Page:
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Architecture and structural evolution of an early Little Ice Age terminal moraine at the surge-type glacier Mulajokull, Iceland

Benediktsson, Ivar Örn LU ; Schomacker, Anders; Johnson, Mark D.; Geiger, Alessa J.; Ingolfsson, Olafur and Guomundsdottir, Esther Ruth (2015) In Journal of Geophysical Research - Earth Surface 120(9). p.1895-1910
Abstract
The internal architecture and structural evolution of the Arnarfellsmular terminal moraine at Mulajokull, a surge-type glacier in central Iceland, is described in order to demonstrate submarginal and proglacial glaciotectonic processes during glacier surging, as well as constraining the age of the maximum extent of the glacier. The moraine is 4-7m high, 50-100m wide, and composed of a highly deformed sequence of loess, peat, and tephra that is draped by till up to the crest. The internal architecture is dominated by steep, high-amplitude overturned folds and thrusts in the crest zone but open, low-amplitude folds on the distal slope. Section balancing suggests a basal detachment (decollement) depth of 1.4m and a total horizontal shortening... (More)
The internal architecture and structural evolution of the Arnarfellsmular terminal moraine at Mulajokull, a surge-type glacier in central Iceland, is described in order to demonstrate submarginal and proglacial glaciotectonic processes during glacier surging, as well as constraining the age of the maximum extent of the glacier. The moraine is 4-7m high, 50-100m wide, and composed of a highly deformed sequence of loess, peat, and tephra that is draped by till up to the crest. The internal architecture is dominated by steep, high-amplitude overturned folds and thrusts in the crest zone but open, low-amplitude folds on the distal slope. Section balancing suggests a basal detachment (decollement) depth of 1.4m and a total horizontal shortening of around 59%. This implies that the glacier coupled to the foreland about 70m up glacier from its terminal position to initiate the formation of the moraine. The structural evolution is polyphase in that the formation commenced with low-amplitude open folding of the foreland, followed by overfolding and piggyback thrusting. Radiocarbon dating and analysis of tephra layers, along with historical references, indicate that the most likely time of moraine formation was between A.D. 1717 and 1760, which suggests that Mulajokull had its Little Ice Age maximum and most extensive surge earlier than many other surge-type glaciers in Iceland. (Less)
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author
organization
publishing date
type
Contribution to journal
publication status
published
subject
keywords
glaciotectonic, moraine, folding and thrusting, horizontal shortening, surge-type glacier, Mulajokull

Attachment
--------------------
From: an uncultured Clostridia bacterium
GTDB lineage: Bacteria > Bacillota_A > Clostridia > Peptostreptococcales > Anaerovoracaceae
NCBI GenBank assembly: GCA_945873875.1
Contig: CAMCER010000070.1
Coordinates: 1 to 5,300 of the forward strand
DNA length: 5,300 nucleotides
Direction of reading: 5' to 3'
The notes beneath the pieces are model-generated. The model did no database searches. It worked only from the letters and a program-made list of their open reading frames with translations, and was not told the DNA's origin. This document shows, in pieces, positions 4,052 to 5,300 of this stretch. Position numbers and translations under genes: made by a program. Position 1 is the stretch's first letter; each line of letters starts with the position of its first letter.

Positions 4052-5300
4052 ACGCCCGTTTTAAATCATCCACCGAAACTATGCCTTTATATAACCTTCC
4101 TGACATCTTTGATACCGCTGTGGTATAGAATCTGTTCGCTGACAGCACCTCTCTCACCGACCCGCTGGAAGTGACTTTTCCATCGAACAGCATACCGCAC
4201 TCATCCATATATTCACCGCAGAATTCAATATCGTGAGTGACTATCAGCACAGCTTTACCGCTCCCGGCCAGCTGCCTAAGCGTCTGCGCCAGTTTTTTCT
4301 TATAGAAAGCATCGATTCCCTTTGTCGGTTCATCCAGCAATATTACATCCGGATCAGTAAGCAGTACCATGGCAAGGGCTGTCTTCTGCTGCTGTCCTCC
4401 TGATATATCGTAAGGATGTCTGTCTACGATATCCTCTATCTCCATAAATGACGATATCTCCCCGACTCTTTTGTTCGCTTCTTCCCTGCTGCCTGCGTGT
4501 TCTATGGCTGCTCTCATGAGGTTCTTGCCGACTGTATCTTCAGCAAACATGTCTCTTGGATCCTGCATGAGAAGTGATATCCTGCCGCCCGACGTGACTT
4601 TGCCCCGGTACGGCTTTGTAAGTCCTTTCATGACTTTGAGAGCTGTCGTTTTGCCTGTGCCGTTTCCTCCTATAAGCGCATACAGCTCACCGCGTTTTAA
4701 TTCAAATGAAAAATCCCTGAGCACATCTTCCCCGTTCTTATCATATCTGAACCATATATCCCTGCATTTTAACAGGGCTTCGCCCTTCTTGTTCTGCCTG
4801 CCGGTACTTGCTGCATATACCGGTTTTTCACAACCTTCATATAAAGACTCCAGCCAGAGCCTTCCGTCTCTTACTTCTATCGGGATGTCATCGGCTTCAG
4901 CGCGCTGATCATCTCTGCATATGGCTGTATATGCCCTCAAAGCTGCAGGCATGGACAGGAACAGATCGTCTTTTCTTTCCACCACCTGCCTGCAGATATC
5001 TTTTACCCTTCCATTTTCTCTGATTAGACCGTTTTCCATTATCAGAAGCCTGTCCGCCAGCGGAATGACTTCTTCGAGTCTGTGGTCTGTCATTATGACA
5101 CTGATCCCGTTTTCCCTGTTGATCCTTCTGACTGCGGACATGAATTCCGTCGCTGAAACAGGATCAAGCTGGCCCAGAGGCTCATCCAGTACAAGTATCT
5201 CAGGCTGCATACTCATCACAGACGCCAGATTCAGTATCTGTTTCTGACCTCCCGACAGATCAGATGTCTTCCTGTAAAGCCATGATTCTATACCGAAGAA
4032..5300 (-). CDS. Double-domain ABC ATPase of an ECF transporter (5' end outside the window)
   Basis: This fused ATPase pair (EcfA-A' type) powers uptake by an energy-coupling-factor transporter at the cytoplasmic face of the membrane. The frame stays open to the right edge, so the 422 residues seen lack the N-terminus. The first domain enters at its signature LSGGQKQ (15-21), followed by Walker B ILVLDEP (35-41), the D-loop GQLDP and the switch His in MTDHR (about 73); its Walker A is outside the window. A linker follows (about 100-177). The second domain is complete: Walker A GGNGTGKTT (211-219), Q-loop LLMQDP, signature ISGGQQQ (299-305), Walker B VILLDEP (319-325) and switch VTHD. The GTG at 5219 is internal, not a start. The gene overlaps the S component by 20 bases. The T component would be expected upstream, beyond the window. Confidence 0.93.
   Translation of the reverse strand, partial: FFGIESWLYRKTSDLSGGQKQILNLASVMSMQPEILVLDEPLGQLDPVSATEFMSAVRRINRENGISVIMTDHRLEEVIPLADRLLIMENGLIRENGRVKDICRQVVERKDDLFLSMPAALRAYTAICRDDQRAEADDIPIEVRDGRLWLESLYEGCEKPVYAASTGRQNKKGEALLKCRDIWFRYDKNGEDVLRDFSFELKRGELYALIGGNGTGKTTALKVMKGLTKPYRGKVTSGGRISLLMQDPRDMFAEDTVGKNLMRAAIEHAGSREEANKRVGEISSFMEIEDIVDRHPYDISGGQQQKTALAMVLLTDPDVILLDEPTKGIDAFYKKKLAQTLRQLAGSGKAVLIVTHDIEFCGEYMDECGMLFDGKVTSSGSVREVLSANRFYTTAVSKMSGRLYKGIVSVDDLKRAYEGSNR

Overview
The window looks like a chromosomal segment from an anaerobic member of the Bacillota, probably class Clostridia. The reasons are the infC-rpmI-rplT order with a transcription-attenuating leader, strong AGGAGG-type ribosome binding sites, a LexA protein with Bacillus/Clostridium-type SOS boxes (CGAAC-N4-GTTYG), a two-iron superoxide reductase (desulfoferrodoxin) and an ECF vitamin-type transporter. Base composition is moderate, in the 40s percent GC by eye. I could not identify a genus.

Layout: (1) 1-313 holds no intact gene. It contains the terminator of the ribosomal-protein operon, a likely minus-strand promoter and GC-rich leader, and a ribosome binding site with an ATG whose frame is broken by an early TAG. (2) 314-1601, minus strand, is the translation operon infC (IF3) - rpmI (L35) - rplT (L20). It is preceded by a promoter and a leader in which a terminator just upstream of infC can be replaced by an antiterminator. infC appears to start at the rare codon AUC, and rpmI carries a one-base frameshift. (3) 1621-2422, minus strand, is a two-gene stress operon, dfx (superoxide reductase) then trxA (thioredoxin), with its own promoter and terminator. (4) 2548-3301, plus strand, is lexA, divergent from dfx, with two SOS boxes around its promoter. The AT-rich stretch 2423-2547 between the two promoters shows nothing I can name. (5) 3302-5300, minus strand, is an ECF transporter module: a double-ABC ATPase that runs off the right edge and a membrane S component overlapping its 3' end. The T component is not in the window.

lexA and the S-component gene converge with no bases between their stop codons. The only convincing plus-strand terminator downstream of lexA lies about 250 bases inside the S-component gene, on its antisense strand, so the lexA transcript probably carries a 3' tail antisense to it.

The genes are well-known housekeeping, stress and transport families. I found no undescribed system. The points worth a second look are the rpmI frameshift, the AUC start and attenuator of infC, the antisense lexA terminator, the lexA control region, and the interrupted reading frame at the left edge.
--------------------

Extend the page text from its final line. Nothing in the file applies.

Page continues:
in
Journal of Geophysical Research - Earth Surface
volume
120
issue
9
pages
1895 - 1910
publisher
American Geophysical Union
external identifiers
  • wos:000363464200016
  • scopus:84944688604
ISSN
2169-9011
DOI
10.1002/2015JF003514
language
English
LU publication?
yes
id
95676078-d11f-4733-b226-a9927ca60794 (old id 8201600)
date added to LUP
2015-11-26 11:58:18
date last changed
2017-09-10 03:01:31
@article{95676078-d11f-4733-b226-a9927ca60794,
  abstract     = {The internal architecture and structural evolution of the Arnarfellsmular terminal moraine at Mulajokull, a surge-type glacier in central Iceland, is described in order to demonstrate submarginal and proglacial glaciotectonic processes during glacier surging, as well as constraining the age of the maximum extent of the glacier. The moraine is 4-7m high, 50-100m wide, and composed of a highly deformed sequence of loess, peat, and tephra that is draped by till up to the crest. The internal architecture is dominated by steep, high-amplitude overturned folds and thrusts in the crest zone but open, low-amplitude folds on the distal slope. Section balancing suggests a basal detachment (decollement) depth of 1.4m and a total horizontal shortening of around 59%. This implies that the glacier coupled to the foreland about 70m up glacier from its terminal position to initiate the formation of the moraine. The structural evolution is polyphase in that the formation commenced with low-amplitude open folding of the foreland, followed by overfolding and piggyback thrusting. Radiocarbon dating and analysis of tephra layers, along with historical references, indicate that the most likely time of moraine formation was between A.D. 1717 and 1760, which suggests that Mulajokull had its Little Ice Age maximum and most extensive surge earlier than many other surge-type glaciers in Iceland.},
  author       = {Benediktsson, Ivar Örn and Schomacker, Anders and Johnson, Mark D. and Geiger, Alessa J. and Ingolfsson, Olafur and Guomundsdottir, Esther Ruth},
  issn         = {2169-9011},
  keyword      = {glaciotectonic,moraine,folding and thrusting,horizontal shortening,surge-type glacier,Mulajokull},
  language     = {eng},
  number       = {9},
  pages        = {1895--1910},
  publisher    = {American Geophysical Union},
  series       = {Journal of Geophysical Research - Earth Surface},
  title        = {Architecture and structural evolution of an early Little Ice Age terminal moraine at the surge-type glacier Mulajokull, Iceland},
  url          = {http://dx.doi.org/10.1002/2015JF003514},
  volume       = {120},
  year         = {2015},
}